BB policy sparks flurry of loan write-offs | The Daily Star
12:00 AM, August 19, 2019 / LAST MODIFIED: 12:00 AM, August 19, 2019

BB policy sparks flurry of loan write-offs

Loan write-offs almost quadrupled in the first quarter of the year on the back of the central bank’s easing of rules, in a sobering reminder of the banking sector’s deteriorating financial health.   

Between January and March, Tk 557.30 crore was written-off, in contrast to Tk 141.26 crore a year earlier, according to data from Bangladesh Bank.

Earlier in February, the central bank revised its policy to allow banks to write-off default loans that have been languishing in the bad category for three years, down from five years previously.

Furthermore, lenders do not have to file any case with the money loan court to write off delinquent loans worth Tk 2 lakh, up from Tk 50,000 previously.

Banks usually write off a maximum amount of default loans in the last quarter of the year with a view to cleaning up their balance sheets.

Between October and December last year, banks wrote off Tk 2,057 crore. 

“But the write-offs in the first quarter were uncharacteristically high,” said a central bank official, adding that it might continue for the rest of the year for the BB’s policy relaxation.

Khondkar Ibrahim Khaled, a former deputy governor of the central bank, echoed the same.

“The write-off policy is exercised by almost all banks across the globe, but the trend is excessively high in Bangladesh. This is not good for the banks’ health.”

He went on to blame the high write-offs on the surge in default loans -- in the absence of corporate governance.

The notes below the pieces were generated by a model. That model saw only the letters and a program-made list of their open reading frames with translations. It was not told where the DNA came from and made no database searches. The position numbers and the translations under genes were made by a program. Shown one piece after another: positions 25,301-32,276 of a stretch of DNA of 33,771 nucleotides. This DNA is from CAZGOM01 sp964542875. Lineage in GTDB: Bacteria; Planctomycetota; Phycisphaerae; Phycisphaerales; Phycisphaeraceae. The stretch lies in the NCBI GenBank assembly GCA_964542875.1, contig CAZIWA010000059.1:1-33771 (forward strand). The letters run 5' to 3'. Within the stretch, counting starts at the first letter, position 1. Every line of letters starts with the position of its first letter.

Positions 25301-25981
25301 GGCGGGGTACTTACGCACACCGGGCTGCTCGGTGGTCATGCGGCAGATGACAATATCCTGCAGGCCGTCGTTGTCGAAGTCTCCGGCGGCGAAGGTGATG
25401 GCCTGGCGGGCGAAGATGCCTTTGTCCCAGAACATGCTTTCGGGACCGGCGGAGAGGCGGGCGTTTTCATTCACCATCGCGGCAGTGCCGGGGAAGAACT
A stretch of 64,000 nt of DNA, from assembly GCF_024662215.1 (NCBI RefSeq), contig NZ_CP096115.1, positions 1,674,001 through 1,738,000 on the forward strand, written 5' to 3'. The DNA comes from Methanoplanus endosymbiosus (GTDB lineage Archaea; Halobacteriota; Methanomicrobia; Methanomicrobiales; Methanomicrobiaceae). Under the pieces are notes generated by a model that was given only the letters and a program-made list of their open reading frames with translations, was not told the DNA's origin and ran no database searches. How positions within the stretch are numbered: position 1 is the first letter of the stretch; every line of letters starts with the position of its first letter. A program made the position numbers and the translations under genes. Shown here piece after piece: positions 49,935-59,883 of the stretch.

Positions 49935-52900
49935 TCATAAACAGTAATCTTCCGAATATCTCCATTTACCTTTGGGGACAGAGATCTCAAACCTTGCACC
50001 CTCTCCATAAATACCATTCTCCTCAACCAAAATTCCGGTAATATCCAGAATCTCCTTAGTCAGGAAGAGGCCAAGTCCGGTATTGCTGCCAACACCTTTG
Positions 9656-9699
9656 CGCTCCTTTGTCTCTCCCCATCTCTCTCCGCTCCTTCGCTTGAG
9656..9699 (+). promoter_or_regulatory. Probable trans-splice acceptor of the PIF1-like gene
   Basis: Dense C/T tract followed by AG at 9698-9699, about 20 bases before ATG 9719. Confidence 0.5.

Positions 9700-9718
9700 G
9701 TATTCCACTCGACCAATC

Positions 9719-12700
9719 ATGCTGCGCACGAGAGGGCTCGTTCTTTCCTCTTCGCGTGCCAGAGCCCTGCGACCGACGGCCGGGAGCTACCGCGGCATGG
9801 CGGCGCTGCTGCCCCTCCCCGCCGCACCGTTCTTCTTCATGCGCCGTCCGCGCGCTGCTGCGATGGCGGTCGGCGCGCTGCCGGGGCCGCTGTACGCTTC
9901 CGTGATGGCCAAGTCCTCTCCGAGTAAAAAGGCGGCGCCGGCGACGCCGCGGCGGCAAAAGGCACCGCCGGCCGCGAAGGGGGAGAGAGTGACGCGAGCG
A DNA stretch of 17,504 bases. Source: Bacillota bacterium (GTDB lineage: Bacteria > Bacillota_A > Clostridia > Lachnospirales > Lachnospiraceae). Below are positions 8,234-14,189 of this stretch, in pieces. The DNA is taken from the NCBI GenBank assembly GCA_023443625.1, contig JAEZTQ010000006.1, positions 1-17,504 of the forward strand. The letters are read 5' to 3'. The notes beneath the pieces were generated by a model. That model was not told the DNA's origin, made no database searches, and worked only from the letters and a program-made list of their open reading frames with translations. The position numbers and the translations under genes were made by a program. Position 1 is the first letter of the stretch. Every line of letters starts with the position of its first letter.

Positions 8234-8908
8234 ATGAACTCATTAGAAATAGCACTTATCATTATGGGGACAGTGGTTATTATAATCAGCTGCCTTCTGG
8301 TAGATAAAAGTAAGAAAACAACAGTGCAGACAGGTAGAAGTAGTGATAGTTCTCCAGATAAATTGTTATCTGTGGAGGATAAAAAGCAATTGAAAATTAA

At the end of March, default loans in banks stood at Tk 110,874 crore, up 25.15 percent year-on-year.

Of the banks that took the facility to clean up their balance sheets, Dutch-Bangla Bank topped the chart, writing off Tk 290.55 crore. It was followed by Jamuna Bank, which wrote off Tk 191 crore.

With the latest round, a total of Tk 53,258 crore has been written-off since the facility was introduced in January 2003 by the central bank to show lower amounts of default loans in banks’ balance sheets.

Of the amount, 76 percent has remained outstanding to date, meaning banks’ efforts to recover the loans did not yield much.

As of March, the state-owned banks have written off Tk 23,187 crore and private banks Tk 28,342 crore.

The two state-run specialised banks, Bangladesh Krishi Bank and Rajshahi Krishi Unnayan Bank, have written off Tk 555 crore and foreign banks Tk 1,174 crore.

As per the Bangladesh Bank norms, loans are written off after making 100 percent provisioning. Banks though are obligated to continue with their recovery efforts.

Lenders opt for write-offs when all avenues for recovering the default loans have been exhausted, Khaled said.

Loan write-offs have gradually been rising in recent years and the trend reflects the ongoing crisis in the banking sector.

“Written-off loans are like uncollectible loans -- the recovery of such loans is highly difficult.”

Subsequently, he urged banks to check corruption such that vested quarters cannot take loans banking on the unethical process.

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